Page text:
On the other hand, he downplays the role of self-mastery in Romans:

Although certainly not the most important theme in Romans, self-mastery may be the theme most poorly understood and underemphasized in modern interpretation. ... Again, understanding the law as a means to self-mastery uncovers in the central piece of the puzzle that unites ethics, theology, and a historically plausible explanation of Jewish and Gentile motivations. —pg. 66.

Chapter 5 thus demphasizes the ethic of self-mastery and denies that any of the virtues can be had through the performing of works from the law. Paul does not deny a place to self-control, but he does not, as his competitors were likely to have, center his ethic on self-mastery. --pg 73.

Furthermore, the Greek word for "self-mastery" or "self-control" (from Galatians 5:22-23) is nowhere found in Romans.

So why the emphasis on "self-mastery"?

One clue is Stower's claim that Jews are not intended as the audience of Romans, even though Paul says the gospel is "to the Jew first". Another clue is on page 69, where Stowers says the following about Romans 6:14-15:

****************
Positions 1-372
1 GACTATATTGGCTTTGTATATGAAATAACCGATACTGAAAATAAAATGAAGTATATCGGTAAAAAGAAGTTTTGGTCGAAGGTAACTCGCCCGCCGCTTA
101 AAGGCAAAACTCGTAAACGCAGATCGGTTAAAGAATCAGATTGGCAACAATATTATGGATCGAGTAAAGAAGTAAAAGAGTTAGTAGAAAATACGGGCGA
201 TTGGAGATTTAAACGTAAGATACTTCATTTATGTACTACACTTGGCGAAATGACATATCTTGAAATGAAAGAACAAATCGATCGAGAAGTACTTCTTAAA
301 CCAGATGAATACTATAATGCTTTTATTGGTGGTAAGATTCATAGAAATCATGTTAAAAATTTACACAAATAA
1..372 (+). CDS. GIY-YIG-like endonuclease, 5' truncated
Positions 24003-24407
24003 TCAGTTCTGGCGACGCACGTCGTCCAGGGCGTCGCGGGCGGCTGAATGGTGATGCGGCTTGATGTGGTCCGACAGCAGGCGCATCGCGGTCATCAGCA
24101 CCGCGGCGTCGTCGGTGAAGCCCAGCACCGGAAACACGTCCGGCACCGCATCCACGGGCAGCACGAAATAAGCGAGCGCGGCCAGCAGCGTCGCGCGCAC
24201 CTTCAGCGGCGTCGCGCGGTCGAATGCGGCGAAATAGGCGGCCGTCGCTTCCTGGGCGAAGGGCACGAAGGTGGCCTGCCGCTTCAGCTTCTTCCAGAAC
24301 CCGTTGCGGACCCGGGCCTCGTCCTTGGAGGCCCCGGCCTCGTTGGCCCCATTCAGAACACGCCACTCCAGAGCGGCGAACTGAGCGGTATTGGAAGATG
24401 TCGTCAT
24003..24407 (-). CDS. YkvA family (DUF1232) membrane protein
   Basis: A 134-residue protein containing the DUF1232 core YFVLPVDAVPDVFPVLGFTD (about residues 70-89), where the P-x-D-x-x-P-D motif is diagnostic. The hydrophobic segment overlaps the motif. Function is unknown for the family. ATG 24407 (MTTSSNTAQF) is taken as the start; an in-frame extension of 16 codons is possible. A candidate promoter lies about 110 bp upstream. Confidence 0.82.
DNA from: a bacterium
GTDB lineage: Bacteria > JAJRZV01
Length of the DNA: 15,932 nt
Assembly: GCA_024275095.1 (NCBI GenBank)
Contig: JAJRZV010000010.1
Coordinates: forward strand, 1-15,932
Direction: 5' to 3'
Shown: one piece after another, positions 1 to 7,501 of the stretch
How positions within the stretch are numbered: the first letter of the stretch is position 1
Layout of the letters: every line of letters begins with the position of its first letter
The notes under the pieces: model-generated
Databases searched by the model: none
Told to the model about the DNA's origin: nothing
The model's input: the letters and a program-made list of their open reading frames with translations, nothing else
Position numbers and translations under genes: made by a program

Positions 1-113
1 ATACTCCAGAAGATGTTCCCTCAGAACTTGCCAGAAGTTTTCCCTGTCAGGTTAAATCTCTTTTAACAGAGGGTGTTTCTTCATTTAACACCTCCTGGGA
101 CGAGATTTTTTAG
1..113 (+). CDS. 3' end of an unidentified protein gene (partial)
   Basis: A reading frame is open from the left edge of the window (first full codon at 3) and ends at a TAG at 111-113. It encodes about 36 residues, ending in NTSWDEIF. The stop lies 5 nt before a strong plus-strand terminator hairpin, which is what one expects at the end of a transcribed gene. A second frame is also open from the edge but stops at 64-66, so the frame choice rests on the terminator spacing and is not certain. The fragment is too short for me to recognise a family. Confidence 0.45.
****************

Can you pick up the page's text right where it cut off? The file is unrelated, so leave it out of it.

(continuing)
One could read this in a traditional way: The opponents have not accepted the idea that Christianity has replaced Judaism as the way to God. But concepts associated with self-mastery make better sense of the passage.

Yet another clue is on page 72:

Earlier, Paul had assured his readers: Christ did redeem them from the curse incumbent upon those who only partially observe the law, "So that the blessings of Abraham might come upon the gentiles in Christ…

I find the phrase "who only partially observe the law" curious, as one of Paul's main ideas is that no one, Jew or Gentile, fully keeps the law (except, of course, for Jesus).

These hints lead me to believe that Stowers wants to keep certain aspects of Judasism in the presence of Christ. But where he actually goes with this remains to be seen.



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A Rereading of Romans, Part 1

At the recommendation of a friend, I started reading A Rereading of Romans, by Stanley K. Stowers, after it arrived in the mail today. After fifty-four pages, out of a total of 329 (not including notes and index), I'm not sure what to make of it.